I'm the Books Editor at The Inquirer, and I am proud to announce that next week we will start a Books blog. I am very excited to introduce our blogger: Lynn Rosen, writer, marketer, and also director of Open Book Bookstore in Elkins Park.
Welcome aboard, Lynn! She'll blog about books, writers, and readers in the Philadelphia region. Anything books, anything reading, anything shaking, Lynn's got it.
Here's Lynn's profile of Jennifer Haigh, an author with Pennsy ties who will be appearing at the Free Library on Tuesday, May 24, at 7:30 p.m.:
"Heat & Light is the third of Jennifer Haigh's six books to be set in Bakerton, a fictional coal town in western Pennsylvania modeled on the author's own hometown northeast of Pittsburgh.
Haigh has so vividly and repeatedly brought this part of the country to life that Bakerton has been compared by critics to William Faulkner's Yoknapatawpha County.
"It's a sad place, Haigh explains: 'It's a place that breaks my heart. It's been a very painful 35 years there. The mines started shutting down when I was in high school. My whole generation has fled. It's a very hard place to make a living.'
"Baker Towers, published in 2005, was Haigh's first Bakerton book. It takes place during the coal boom of the 1940s and 50s. Says Haigh: 'I thought, "This is the story I always wanted to tell." It's about the good old days of my town I grew up hearing about (I didn't live through them). It's my chance to time travel.' After writing the book, Haigh thought: ' "OK, I've done it." Every time I write about that place I think, "This is the last time. I've said all there is to say about this little town." '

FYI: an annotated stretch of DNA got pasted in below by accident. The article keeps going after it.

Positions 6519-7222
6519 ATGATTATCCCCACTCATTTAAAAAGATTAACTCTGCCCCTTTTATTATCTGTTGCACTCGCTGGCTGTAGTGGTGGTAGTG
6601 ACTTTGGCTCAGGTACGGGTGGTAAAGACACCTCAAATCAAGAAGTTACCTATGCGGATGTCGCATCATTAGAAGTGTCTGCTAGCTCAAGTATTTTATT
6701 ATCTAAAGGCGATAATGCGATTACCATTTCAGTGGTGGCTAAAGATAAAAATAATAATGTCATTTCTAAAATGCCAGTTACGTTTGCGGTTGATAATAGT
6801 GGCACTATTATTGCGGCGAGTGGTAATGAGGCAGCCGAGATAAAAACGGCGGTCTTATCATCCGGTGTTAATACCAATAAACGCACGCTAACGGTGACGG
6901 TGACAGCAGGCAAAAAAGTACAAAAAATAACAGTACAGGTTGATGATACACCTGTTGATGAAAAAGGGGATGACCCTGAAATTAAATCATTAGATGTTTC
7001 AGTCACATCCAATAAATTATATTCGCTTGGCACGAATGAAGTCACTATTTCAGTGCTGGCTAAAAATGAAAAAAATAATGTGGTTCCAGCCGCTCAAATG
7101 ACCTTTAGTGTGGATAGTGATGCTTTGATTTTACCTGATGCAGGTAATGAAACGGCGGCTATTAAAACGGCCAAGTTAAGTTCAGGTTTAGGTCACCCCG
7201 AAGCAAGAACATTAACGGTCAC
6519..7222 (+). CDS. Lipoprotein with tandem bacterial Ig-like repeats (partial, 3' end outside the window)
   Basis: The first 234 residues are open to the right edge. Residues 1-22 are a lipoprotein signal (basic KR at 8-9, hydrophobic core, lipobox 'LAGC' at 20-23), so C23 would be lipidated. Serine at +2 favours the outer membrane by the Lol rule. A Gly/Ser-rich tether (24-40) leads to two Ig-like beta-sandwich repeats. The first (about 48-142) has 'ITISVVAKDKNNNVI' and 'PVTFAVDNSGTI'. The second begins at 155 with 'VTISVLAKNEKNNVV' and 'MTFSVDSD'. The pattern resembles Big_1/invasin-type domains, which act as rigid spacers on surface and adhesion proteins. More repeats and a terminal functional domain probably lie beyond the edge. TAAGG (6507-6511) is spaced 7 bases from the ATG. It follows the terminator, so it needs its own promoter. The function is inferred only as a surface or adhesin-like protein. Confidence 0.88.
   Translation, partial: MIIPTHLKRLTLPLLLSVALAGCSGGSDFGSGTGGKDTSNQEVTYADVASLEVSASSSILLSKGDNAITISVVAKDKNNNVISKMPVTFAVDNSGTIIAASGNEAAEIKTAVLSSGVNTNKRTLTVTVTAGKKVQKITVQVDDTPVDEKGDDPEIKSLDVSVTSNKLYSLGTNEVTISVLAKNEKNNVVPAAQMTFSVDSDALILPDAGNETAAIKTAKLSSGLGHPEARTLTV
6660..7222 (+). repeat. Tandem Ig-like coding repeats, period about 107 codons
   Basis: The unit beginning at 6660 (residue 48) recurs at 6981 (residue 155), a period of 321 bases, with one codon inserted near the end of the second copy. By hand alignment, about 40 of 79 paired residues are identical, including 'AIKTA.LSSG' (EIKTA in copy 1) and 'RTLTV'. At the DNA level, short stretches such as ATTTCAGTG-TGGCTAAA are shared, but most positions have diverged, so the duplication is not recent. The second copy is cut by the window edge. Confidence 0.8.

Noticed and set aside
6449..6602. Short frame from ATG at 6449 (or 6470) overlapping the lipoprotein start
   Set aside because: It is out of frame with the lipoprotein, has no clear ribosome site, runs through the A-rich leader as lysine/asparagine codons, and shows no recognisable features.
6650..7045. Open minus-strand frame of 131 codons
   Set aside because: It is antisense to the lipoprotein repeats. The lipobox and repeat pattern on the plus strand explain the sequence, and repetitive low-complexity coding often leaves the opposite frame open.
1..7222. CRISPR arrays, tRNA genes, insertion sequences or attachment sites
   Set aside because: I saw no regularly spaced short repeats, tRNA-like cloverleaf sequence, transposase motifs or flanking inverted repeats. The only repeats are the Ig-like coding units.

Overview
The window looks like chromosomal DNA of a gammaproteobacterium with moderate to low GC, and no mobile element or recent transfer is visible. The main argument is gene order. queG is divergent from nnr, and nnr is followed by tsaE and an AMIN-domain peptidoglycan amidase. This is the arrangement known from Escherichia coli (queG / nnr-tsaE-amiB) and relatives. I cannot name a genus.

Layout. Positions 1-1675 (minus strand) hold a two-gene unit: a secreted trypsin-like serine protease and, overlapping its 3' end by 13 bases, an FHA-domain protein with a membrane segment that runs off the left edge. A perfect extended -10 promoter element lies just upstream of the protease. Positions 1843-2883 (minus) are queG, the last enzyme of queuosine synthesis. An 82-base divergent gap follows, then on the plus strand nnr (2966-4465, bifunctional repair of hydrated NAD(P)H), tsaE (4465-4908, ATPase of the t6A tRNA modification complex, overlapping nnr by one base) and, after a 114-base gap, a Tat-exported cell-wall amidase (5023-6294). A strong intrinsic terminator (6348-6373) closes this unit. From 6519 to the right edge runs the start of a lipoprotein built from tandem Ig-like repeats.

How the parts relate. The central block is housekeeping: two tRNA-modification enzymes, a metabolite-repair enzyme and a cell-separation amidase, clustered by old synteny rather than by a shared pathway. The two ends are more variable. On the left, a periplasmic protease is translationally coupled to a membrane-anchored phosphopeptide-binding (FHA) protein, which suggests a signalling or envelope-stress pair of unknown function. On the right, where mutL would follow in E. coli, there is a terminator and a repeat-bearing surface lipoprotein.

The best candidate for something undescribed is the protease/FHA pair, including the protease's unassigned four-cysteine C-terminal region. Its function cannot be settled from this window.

"But she found she wasn't finished, and in her 2013 short story collection News from Heaven, she told about what happened to the region after coal left. That she had yet another story to tell in this third book came as a surprise to her. Hydro-fracking brought new possibilities and challenges to the area, as she explains: 'It's a third act for this region that nobody thought was going to have one.'
"Haigh describes writing a novel as an act of empathy, and says her interest is in locating what she calls 'game-changing moments.' She says that for her, a novel 'is always about the moment after which nothing will ever be the same.' Asked whether the book has a political aspect, Haigh responds: 'It's impossible to write about this issue without being political. However, people who feel very strongly about this issue either for or against will very likely be disappointed. It's neither an environmental screed nor a message in favor of fracking. If I had a point to make, it would be a terrible novel. That is no way to write good fiction.'